Great point. Would you recommend starting a niche and then growing that? If you're not looking to just blow it out (i.e. general offering) right from the beginning?
I think it depends. If what you're looking to do in the small-medium business space is a business as usual sale offering, and that's what you want to do, then you need to be prepared to lose a bunch of money. You've got to raise some capital or use cash reserves. If you have a very profitable practice, say litigation, you can use that to finance your subscription offering.
Or, you start off with a more niche offering that you know you're going to be able to service with your existing team, but you have to be mindful of the fact that because it's more niche, you're going to sell less of them.
Ultimately, with the subscription stuff, as with any business model, it depends on what you want to build as a business. Do you want to build a big business? A really big business? Or do you just want to have a nice smaller business that provides for the family, gives you a nice lifestyle, that sort of thing? And then, from there, you work out the model you’re going to go for.
What's been the biggest challenge for yourself and your team in adopting the subscription delivery model?
There are many challenges with making any change to your business model. I think for us, a big one was we were very successful in the fixed fee space. We grew very, very fast. And what happens when you move from a fixed-fee or hourly rate-business model to a subscription-based model is that you are going to have a dip in top-line revenue.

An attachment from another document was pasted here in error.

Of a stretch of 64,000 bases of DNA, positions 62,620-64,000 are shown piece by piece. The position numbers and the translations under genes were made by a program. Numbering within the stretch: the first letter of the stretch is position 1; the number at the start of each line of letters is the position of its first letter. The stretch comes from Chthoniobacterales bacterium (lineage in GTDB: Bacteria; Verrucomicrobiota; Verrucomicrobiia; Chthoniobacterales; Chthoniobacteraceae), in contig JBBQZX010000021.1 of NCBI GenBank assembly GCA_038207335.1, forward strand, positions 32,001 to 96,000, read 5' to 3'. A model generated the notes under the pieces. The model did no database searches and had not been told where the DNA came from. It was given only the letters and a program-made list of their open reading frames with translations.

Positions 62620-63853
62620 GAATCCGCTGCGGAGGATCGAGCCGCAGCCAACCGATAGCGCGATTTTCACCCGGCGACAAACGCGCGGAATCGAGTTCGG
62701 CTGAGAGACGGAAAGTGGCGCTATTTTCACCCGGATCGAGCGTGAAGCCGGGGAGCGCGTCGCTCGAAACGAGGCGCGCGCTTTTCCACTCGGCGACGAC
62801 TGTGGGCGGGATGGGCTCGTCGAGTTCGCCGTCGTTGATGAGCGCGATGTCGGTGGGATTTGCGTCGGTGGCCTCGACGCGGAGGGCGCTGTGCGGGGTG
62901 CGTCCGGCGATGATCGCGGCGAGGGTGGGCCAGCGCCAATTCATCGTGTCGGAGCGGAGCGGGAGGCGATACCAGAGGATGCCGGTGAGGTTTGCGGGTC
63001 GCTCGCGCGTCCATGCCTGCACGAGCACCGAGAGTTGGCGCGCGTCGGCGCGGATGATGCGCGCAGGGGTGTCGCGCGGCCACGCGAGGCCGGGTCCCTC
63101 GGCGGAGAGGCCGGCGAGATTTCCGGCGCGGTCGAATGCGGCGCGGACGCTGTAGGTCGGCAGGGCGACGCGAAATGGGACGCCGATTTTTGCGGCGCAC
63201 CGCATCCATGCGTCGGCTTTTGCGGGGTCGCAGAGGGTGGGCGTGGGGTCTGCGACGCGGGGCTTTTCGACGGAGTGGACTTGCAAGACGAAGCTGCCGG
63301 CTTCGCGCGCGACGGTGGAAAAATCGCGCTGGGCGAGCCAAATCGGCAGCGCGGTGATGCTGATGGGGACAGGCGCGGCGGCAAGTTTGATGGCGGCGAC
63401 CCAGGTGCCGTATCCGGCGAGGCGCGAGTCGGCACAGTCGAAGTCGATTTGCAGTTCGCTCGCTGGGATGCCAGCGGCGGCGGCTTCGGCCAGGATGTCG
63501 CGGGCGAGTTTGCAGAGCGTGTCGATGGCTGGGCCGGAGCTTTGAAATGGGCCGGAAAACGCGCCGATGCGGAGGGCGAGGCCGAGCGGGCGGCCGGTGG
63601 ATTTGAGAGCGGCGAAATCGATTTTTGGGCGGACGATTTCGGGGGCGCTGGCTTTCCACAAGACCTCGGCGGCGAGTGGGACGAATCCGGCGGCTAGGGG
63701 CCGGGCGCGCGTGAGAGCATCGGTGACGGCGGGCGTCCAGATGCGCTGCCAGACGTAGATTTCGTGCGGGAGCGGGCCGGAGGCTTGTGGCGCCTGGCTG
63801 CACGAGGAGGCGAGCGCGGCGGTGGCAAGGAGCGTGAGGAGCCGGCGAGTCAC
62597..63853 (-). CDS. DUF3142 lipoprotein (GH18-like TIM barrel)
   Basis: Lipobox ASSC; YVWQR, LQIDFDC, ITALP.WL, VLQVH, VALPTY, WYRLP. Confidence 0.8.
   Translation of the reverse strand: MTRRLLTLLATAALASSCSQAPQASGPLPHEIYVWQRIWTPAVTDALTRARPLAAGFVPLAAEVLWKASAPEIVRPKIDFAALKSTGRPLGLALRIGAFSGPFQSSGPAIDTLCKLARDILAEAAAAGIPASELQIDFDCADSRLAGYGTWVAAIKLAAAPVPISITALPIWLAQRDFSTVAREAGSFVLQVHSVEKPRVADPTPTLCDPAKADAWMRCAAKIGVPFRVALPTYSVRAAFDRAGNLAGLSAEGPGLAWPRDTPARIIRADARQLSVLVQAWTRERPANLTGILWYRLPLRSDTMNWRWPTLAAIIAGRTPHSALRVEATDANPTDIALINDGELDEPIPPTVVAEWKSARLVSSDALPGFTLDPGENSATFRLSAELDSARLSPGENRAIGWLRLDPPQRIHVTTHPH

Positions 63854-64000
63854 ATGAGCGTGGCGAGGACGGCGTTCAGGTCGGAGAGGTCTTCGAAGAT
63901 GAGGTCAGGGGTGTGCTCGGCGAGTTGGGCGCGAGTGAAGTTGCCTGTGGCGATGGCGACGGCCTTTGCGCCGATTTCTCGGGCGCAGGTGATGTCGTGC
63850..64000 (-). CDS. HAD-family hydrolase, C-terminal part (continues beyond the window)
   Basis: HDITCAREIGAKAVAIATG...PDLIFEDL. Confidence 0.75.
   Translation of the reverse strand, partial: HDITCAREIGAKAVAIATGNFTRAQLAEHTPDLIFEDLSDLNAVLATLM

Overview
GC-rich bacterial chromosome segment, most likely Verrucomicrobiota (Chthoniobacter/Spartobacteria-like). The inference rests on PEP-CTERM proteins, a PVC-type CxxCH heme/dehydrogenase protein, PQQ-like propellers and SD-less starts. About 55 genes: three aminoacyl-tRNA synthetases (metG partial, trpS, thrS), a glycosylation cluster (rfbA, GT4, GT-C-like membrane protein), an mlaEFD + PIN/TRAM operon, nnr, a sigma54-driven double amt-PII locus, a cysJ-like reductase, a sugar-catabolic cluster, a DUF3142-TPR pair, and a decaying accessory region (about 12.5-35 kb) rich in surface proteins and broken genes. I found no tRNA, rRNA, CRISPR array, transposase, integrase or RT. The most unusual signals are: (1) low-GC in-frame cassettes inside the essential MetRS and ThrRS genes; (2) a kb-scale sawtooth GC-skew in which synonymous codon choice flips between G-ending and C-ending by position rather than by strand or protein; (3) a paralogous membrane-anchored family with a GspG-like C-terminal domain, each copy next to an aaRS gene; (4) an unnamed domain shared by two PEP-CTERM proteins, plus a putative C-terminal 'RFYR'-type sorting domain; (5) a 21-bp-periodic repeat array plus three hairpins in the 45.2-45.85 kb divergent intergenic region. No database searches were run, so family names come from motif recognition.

And the reason for that is, for example, say you have a client that comes to you and asks "I want a piece of work done and it'll be $3,000," Which is straight-forward if it was a fixed fee. But then if you're offering a subscription for $300 per month, it will then take you 10 months of subscription revenue before you get to the $3,000 you would've got if you had a fixed fee.
There's a thing called a fish curve, which anyone who moves from a fixed fee or hourly rate business model to a subscription business model should look up. You will go through that. And so you have to be prepared to either have a dip in revenue or at least for your growth to flatline over a period of time as you shift to the subscription business model.
And that's probably one of the harder things to deal with, particularly if you're a successful business because you're kind of going, "We're successful now and so we have something to lose by moving to a new model." And again, that's why the subscription model certainly isn't for everyone. I think you need to really think about what you're willing to put into it because that's what you'll get out of it at the end of the day.
What was your thought process at that time? It sounds like you had a successful law firm, you were doing well with a fixed fee. What were your goals when you made the switch?